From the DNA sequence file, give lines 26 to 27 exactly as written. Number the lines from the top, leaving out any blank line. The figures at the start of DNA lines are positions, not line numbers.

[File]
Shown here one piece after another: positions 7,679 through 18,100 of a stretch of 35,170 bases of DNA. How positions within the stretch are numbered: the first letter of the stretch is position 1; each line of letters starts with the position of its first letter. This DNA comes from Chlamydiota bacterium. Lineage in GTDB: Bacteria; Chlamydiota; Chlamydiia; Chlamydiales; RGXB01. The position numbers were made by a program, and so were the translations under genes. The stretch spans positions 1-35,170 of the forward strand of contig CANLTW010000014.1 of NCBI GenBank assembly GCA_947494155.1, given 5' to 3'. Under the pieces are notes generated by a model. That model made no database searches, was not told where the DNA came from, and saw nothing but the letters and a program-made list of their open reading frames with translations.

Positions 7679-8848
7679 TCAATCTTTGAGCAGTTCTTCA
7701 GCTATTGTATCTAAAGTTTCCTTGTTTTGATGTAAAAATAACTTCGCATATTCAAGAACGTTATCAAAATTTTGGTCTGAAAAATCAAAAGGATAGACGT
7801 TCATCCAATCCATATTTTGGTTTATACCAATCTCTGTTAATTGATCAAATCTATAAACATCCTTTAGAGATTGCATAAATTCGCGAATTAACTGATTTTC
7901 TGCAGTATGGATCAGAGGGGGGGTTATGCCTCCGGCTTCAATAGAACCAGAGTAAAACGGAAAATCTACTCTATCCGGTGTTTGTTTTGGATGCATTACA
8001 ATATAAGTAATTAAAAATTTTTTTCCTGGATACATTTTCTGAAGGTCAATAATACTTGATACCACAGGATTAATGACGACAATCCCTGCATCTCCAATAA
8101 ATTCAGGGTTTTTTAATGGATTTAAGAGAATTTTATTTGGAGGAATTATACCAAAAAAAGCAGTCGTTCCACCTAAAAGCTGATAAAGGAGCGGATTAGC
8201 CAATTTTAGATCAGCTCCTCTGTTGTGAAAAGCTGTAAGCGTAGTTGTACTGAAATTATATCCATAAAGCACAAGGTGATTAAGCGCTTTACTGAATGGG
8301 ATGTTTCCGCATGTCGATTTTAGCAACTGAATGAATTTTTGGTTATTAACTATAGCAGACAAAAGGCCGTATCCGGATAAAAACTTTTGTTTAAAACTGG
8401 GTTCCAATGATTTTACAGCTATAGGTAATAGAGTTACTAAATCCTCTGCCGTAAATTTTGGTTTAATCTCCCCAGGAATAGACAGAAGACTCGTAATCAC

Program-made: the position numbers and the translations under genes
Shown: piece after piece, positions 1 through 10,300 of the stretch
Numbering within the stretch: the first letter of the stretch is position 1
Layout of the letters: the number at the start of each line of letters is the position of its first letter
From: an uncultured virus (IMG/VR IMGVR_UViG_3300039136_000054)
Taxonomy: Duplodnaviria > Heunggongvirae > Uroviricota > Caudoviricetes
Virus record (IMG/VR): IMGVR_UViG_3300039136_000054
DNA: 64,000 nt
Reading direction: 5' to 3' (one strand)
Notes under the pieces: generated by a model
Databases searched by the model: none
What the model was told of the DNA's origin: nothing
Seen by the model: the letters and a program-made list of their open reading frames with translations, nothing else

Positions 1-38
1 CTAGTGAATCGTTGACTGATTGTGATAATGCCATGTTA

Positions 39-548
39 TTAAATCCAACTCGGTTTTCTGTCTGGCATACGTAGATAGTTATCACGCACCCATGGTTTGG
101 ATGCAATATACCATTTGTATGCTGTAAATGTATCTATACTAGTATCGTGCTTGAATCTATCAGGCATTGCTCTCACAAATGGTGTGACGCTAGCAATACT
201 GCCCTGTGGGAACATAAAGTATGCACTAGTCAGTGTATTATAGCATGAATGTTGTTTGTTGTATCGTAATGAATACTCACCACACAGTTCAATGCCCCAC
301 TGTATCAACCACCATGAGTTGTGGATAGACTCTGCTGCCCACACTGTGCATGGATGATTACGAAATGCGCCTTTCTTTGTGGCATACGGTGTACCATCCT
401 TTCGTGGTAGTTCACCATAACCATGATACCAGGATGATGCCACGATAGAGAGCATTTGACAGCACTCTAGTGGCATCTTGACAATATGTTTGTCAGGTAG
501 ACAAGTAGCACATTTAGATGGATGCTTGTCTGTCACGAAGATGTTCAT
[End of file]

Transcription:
1 CTAGTGAATCGTTGACTGATTGTGATAATGCCATGTTA

Positions 39-548